> 2) Currently each JVM language has its own incompatible reinvention of closures.
Yeah, but as long as they expect Callables in the right place interop can be pretty easy with just interfaces. For instance, you can pass JRuby lambdas to Clojure functions just fine. Sure there's a duplication of effort, but it's not too bad for interop purposes.
Have you looked at the source code for that project? It doesn't use callables at all. the orig_commute function, the original commute method on class Ref, gets passed a monkey-patched ruby Proc object that implements the invoke method which takes one argument, a list, containing all of the original ruby arguments. Clojure then most likely calls invoke inside orig_commute through reflection. The end result: a bunch of hackery specific to Ruby and Clojure, something JVM-level closures would help eliminate.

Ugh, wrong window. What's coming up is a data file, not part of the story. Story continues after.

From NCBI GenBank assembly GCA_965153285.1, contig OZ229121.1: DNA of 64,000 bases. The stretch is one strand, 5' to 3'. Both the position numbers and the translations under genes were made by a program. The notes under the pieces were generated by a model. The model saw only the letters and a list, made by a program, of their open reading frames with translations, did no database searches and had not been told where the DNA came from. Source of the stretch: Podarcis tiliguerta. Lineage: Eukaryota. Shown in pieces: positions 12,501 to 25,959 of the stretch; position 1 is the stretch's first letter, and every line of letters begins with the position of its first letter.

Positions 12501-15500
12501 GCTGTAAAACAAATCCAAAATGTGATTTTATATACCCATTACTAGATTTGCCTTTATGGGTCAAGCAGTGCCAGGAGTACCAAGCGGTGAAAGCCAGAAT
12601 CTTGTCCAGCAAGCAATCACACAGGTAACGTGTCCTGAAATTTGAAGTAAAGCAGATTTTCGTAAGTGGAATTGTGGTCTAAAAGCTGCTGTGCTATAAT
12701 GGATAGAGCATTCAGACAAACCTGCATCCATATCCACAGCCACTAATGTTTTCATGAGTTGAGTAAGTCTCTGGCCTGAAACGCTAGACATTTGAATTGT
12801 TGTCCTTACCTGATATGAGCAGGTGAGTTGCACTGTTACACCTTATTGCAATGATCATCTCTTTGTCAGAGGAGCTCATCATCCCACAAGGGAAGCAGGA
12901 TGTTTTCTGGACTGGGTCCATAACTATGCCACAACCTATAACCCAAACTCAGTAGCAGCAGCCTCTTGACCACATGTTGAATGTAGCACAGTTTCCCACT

Again, you cannot pass a ruby function expecting arguments to Clojure! What your link shows is that you can, however, send monkey-patched versions of ruby functions that implement clojure-specific calling conventions to clojure. :)
I noticed in the test code linked to by the article that the closed over variables are all declared final. I'm not sure if that's just because of the early stage of implementation or if that's actually going to be a requirement. If so that seems unfortunate and maybe an impediment to interoperability.
Look, I'm an independent programmer and I can pretty much chose everything about what I program in. Still, when it comes to completely new, and not very mission critical projects, I go for Clojure (still a bit green and unsure on my lipspy feet). When it comes to existing projects and serious stuff, Java is and Java will stay. Way too much code invested in it. I can and I do try to evolve my style and tools, but the one single thing that's always been in my way was a complete lack of higher order functions (anonymous classes are a verbose joke). So yeah, I'm ecstatic :)
Even if you do your project in Scala it is tremendously likely that you will be doing so on the back of a ton of Java infrastructure and you will have to interact with it intimately at times. If Java itself gets closures then (in time) we will get support for them in all the base Java APIs and 3rd party libraries and that will make them significantly more pleasant to use for everyone that is building on the JVM.